If your site is slowing down, one possible solution is to use caching as a way to speed up the site.  This works by storing a version of a page or part of a page in memory or as a file on disk. Caching reduces the amount of work WordPress needs to get through, meaning plugins are not called as regularly and as a result the load on the site goes down. Caching is pretty vital for medium to large sites but all sites can benefit. There are many plugins available to help with caching, some of the popular ones include w3TotalCache and SuperCache as well as commercial offerings such as WPRocket.

Your hosting company may also offer caching as part of their hosting package. For example our WordPress Hosting package has 2 forms of caching already in place to help keep your site speedy.

Caching doesn’t fix the problem of resources all together but it helps balance and partly mitigate some badly behaving or resource intensive plugins.


So plugins are all bad?

Not at all, there are some amazing plugins out there and while a few will cause issues there is a plugin or theme for every occasion and it’s just a case of finding the right one.

When looking for a plugin, look at the reviews on – not just the 5 stars and 1 stars but the ones in the middle, are people saying it’s fiddly to get working?

Create a test site and load the plugin on your test site before you put it on your live site. Having a test site lets you iron the kinks out before use on your live site.

Ask yourself if you need all the features? Some plugins are really big, because they include everything and the kitchen sink. Do you need all the features, can they be turned off? Is it better to have 2 plugins that just have the features you want, rather than 1 big plugin that has dozens you don’t?

A common myth is you can have too many plugins.  The truth is there is no upper limit to the number of plugins you can have other then the amount of diskspace and resources you have available. You can have 100 plugins activated on most hosting plans with no issues. But, and it’s a big but, you can only have 100 low resource plugins activated; a single bad apple can consume all the resources and cause problems. So when it comes to plugins it’s not the quantity that is an issue, it’s the quality.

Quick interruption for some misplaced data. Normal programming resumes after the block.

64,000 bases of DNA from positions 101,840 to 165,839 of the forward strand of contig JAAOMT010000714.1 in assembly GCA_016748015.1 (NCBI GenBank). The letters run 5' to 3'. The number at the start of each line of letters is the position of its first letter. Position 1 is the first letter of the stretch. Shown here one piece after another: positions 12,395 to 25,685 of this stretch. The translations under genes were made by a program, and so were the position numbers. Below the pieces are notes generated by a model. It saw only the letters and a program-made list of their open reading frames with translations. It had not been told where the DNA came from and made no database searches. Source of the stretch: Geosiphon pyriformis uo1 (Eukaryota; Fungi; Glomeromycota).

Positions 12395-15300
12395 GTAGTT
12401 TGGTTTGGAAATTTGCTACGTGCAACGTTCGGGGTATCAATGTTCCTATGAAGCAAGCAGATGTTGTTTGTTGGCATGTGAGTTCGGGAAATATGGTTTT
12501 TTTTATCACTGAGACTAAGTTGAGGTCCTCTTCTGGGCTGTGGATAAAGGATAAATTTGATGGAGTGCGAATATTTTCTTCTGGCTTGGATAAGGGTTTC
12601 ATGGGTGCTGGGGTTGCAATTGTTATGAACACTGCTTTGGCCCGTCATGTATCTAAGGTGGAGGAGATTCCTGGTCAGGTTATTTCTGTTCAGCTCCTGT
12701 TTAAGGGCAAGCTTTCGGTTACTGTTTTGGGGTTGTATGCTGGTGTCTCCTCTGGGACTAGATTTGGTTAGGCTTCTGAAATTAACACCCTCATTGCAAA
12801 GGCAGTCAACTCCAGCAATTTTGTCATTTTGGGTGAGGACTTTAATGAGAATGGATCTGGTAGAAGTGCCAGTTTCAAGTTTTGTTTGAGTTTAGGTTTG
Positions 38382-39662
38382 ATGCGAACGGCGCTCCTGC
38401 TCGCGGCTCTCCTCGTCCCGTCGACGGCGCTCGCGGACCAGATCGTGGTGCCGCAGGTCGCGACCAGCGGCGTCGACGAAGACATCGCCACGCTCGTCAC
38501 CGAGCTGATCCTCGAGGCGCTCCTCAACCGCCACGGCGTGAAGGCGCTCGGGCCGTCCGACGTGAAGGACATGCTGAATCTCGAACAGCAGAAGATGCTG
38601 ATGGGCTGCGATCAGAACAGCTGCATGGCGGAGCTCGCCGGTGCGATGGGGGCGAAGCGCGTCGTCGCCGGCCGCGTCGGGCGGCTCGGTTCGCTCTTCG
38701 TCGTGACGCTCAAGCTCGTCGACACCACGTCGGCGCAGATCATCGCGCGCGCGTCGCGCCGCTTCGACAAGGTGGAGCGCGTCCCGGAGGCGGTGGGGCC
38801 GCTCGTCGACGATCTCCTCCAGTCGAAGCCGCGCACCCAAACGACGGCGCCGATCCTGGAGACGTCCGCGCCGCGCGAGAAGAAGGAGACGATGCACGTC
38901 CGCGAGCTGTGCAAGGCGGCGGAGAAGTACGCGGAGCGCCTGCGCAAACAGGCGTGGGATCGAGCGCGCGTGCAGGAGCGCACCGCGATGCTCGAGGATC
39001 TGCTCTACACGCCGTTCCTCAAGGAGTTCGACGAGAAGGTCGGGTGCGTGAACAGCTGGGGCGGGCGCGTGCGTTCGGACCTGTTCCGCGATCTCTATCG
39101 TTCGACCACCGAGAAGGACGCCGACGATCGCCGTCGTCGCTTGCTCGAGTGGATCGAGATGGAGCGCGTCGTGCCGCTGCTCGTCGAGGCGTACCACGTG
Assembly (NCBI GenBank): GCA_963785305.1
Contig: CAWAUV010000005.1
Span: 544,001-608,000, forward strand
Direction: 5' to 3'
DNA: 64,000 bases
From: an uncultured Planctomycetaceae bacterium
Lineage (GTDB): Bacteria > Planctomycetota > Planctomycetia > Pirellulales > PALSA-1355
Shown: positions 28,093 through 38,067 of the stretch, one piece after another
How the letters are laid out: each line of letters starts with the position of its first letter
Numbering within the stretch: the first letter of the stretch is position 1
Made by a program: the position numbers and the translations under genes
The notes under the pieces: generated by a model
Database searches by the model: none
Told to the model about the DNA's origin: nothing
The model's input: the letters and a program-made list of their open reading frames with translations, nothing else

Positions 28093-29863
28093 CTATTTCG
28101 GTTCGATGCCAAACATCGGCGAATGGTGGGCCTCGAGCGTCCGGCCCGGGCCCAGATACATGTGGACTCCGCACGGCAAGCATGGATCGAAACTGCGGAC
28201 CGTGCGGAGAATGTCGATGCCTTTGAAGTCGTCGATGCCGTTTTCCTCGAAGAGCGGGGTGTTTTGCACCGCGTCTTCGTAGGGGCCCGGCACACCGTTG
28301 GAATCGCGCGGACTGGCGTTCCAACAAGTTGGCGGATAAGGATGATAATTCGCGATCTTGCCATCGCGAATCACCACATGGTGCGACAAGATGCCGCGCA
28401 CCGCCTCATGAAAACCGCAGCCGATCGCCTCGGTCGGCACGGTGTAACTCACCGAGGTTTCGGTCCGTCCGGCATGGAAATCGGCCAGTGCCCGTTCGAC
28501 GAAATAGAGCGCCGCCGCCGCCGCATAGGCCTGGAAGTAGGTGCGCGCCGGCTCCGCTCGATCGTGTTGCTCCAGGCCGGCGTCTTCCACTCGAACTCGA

There will be times where you need to run a plugin that may be a resource hog, and it may need to be a resource hog to do it’s job. For example a lot of security plugins use up resources as they intercept and inspect everything coming to your site. This is perhaps the most frustrating aspect of plugins, ultimately it may be the case that to run the plugin you want to run, you simply do have to increase the resources allocated to your site.

We have covered a lot in this post, looking at what causes the white screen of death and why sites can slow down to a halt. We’ve looked at some of the ways we can profile plugins to find ones causing high loads as well as some advice on picking plugins.

Hopefully the next white screen of death you come across will be easy to fix but don’t forget your hosting company are always there to help, be it helping you to make sense of log files or recommending alternative plugins or services.

For fully tailored and optimised hosting, why not consider our WordPress Hosting? We provide a fast, secure environment where we have taken care of the security and performance side of things for you, so you don’t need to worry about adding security plugins which might increase resources or caching plugins to try to balance things.